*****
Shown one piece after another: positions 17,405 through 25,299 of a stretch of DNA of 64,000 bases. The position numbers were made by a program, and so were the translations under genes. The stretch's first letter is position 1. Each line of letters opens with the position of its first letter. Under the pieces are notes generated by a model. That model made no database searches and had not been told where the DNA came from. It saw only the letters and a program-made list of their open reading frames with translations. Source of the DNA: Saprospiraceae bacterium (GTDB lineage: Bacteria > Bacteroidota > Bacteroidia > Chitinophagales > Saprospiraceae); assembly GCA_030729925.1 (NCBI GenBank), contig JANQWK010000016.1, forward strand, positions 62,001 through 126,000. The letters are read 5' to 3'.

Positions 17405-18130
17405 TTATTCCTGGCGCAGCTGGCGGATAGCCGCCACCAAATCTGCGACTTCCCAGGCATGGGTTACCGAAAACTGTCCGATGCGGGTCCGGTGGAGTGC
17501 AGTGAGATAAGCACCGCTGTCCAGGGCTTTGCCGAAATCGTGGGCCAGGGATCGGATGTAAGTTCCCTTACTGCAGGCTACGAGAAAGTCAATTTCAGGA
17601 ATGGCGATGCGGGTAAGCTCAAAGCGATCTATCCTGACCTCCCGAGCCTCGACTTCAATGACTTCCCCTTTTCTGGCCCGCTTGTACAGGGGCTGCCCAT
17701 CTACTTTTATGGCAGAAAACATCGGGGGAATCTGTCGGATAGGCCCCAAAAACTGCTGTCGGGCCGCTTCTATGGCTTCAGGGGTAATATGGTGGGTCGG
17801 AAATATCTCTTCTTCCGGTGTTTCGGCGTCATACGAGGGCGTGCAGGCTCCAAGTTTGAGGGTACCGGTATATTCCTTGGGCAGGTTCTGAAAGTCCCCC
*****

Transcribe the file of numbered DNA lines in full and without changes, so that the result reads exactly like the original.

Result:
Shown one piece after another: positions 17,405 through 25,299 of a stretch of DNA of 64,000 bases. The position numbers were made by a program, and so were the translations under genes. The stretch's first letter is position 1. Each line of letters opens with the position of its first letter. Under the pieces are notes generated by a model. That model made no database searches and had not been told where the DNA came from. It saw only the letters and a program-made list of their open reading frames with translations. Source of the DNA: Saprospiraceae bacterium (GTDB lineage: Bacteria > Bacteroidota > Bacteroidia > Chitinophagales > Saprospiraceae); assembly GCA_030729925.1 (NCBI GenBank), contig JANQWK010000016.1, forward strand, positions 62,001 through 126,000. The letters are read 5' to 3'.

Positions 17405-18130
17405 TTATTCCTGGCGCAGCTGGCGGATAGCCGCCACCAAATCTGCGACTTCCCAGGCATGGGTTACCGAAAACTGTCCGATGCGGGTCCGGTGGAGTGC
17501 AGTGAGATAAGCACCGCTGTCCAGGGCTTTGCCGAAATCGTGGGCCAGGGATCGGATGTAAGTTCCCTTACTGCAGGCTACGAGAAAGTCAATTTCAGGA
17601 ATGGCGATGCGGGTAAGCTCAAAGCGATCTATCCTGACCTCCCGAGCCTCGACTTCAATGACTTCCCCTTTTCTGGCCCGCTTGTACAGGGGCTGCCCAT
17701 CTACTTTTATGGCAGAAAACATCGGGGGAATCTGTCGGATAGGCCCCAAAAACTGCTGTCGGGCCGCTTCTATGGCTTCAGGGGTAATATGGTGGGTCGG
17801 AAATATCTCTTCTTCCGGTGTTTCGGCGTCATACGAGGGCGTGCAGGCTCCAAGTTTGAGGGTACCGGTATATTCCTTGGGCAGGTTCTGAAAGTCCCCC